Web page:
Oh, and then there is the exhilarating way back. All the hard work of clambering up finally yielding its sweet fruit. Only few rides in Disneyland are as exciting as running down a long windswept dune. This is the closest a law abiding citizen can get to feeling like a tumble weed.
The Dark Side of Passion
Eating one's cake and having it has been the Holy Grail of all cake enthusiasts ever since the denizens of the Neandertal Valley dropped a few grains of wheat between a rock and a hard place, sat on it accidentally and discovered flour. However, humanity soon learned that on this planet even the seemingly freest of all the free lunches had to be paid for eventually. No bones about it. So our ancestors coughed up some hard earned cash and while fumbling in their purses for a change, it was revealed to them that every coin has a flip side.
One modern day place where the wishful thinking still runs rampant is the steaming jungle of online dating. The other day I was browsing some member profiles when a particular request caught my attention. The lady in question and heat was seeking someone "with the true passion in heart but without all the (*mild expletive*) drama". That was such a strange thing to say - thought I - considering that passion and drama are really two manifestations of the same internal fire, two sides of the same coin, albeit a coin rarely seen in broad daylight - a very private quarter.
The same person can turn into Dr. Jekyll or Mr. Hide in a blink of an eye. The capacity for passion goes hand in hand with the capacity for drama and vice versa. You can't have passion without drama any more than you can have a bonfire without smoke, a genius without a bit of craziness, or a tasty bratwurst without grease. Sure you can eschew drama if you bite carefully, but then you don't get any passion either. At least not any genuine passion. True feelings always contain certain element of reckless abandon.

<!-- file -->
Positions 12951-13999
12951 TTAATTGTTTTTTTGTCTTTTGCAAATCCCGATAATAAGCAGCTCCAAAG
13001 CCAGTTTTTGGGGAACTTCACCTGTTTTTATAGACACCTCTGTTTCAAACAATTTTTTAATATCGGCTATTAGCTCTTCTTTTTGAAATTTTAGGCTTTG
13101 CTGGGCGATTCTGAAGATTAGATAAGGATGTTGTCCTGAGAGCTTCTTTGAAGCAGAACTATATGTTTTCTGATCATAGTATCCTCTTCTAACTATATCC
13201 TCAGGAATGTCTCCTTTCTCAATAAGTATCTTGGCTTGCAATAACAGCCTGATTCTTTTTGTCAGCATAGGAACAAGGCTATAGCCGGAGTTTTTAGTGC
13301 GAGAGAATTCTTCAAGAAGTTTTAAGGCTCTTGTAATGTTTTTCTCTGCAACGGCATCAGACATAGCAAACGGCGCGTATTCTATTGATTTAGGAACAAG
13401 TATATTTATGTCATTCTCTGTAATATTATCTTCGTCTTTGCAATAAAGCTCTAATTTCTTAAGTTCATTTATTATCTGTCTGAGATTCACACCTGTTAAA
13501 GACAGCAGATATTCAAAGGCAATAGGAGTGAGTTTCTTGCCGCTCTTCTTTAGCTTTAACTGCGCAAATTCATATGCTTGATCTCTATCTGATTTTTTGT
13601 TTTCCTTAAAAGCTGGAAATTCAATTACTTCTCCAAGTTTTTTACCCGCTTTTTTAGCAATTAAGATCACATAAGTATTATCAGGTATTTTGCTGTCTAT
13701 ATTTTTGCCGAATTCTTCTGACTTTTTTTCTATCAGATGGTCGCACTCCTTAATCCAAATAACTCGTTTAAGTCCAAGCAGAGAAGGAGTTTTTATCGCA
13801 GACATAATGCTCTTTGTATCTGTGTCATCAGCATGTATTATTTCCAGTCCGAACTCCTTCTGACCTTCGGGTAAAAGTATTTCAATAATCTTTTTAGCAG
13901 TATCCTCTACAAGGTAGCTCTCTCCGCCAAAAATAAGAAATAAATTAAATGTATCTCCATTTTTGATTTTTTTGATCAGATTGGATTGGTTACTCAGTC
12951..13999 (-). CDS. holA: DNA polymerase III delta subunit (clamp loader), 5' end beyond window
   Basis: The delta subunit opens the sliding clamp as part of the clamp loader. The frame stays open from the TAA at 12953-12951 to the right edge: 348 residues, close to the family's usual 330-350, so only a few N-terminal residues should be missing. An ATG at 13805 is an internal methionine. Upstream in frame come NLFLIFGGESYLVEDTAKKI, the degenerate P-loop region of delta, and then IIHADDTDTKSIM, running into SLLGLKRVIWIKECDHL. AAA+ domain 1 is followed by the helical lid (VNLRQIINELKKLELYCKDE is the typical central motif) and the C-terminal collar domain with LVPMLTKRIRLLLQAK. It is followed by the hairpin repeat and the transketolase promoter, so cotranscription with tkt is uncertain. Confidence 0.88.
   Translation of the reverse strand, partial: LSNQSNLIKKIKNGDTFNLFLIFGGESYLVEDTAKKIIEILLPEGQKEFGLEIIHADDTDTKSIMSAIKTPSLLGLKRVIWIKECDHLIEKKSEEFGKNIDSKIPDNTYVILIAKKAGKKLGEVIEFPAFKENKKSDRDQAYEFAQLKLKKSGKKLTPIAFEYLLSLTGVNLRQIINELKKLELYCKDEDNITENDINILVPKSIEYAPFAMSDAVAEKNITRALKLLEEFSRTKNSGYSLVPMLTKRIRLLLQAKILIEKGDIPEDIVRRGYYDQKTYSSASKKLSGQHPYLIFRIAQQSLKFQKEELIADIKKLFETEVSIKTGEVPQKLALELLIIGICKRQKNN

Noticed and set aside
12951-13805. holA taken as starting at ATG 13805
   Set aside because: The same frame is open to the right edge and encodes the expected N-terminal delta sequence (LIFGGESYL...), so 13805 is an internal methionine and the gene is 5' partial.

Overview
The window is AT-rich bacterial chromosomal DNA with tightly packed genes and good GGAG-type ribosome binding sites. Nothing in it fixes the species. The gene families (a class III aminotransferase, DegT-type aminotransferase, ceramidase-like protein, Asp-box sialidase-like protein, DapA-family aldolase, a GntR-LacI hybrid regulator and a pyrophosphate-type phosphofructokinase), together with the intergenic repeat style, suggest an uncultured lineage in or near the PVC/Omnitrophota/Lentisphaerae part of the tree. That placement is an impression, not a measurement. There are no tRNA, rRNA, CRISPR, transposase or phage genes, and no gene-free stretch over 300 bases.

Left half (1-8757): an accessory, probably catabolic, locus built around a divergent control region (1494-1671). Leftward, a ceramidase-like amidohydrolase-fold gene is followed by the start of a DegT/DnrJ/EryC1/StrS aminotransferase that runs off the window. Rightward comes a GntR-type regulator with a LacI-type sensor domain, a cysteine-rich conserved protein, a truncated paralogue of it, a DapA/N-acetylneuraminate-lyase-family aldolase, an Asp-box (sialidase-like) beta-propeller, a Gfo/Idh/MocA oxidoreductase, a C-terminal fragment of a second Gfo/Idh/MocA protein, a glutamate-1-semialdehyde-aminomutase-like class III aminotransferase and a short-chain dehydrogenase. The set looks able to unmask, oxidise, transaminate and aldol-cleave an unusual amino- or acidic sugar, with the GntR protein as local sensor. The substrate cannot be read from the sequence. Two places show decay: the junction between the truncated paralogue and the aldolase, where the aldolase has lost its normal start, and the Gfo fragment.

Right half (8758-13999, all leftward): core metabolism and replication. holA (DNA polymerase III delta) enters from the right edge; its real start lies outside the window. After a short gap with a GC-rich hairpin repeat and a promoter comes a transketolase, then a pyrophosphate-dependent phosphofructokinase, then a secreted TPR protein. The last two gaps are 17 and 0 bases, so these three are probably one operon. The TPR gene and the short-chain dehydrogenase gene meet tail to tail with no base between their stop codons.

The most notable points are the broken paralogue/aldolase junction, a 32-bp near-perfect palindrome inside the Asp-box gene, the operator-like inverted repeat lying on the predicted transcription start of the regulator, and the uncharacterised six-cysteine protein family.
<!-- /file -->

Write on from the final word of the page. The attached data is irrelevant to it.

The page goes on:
You can create an illusion of a smoke-free fire if you buy one of those fancy gas or electric fireplaces that look and glow like a real thing. But at the end it is just that - an illusion, a fake. It doesn't crackle the way spruce logs do.
In a similar fashion, you may experience something that looks and feels just like passion. You can find men who will recite painstakingly memorized sonnets over a candlelit oak table and who will put on smooth moves borrowed from the latest Argentinian soap opera. But all those suave gentlemen will be as far away from passion as a trained parrot uttering a well practiced sentence is from a philosophical thought. What you will be getting may be sweet, but it won't be sugar. An artificial sweetener? Maybe.
Sentiment is a double edged sword. The same blade that cuts the sugar cane of pleasure is also the blade that inflicts the pain when you miss. And if you blunt it, you won't be able to cut a stick of butter with it. Such is life. But hey, if you still insist on having that cuddly drama free companion, I know a perfect place where you can get one - the nearest supermarket, aisle 5, the section of emotional vegetables.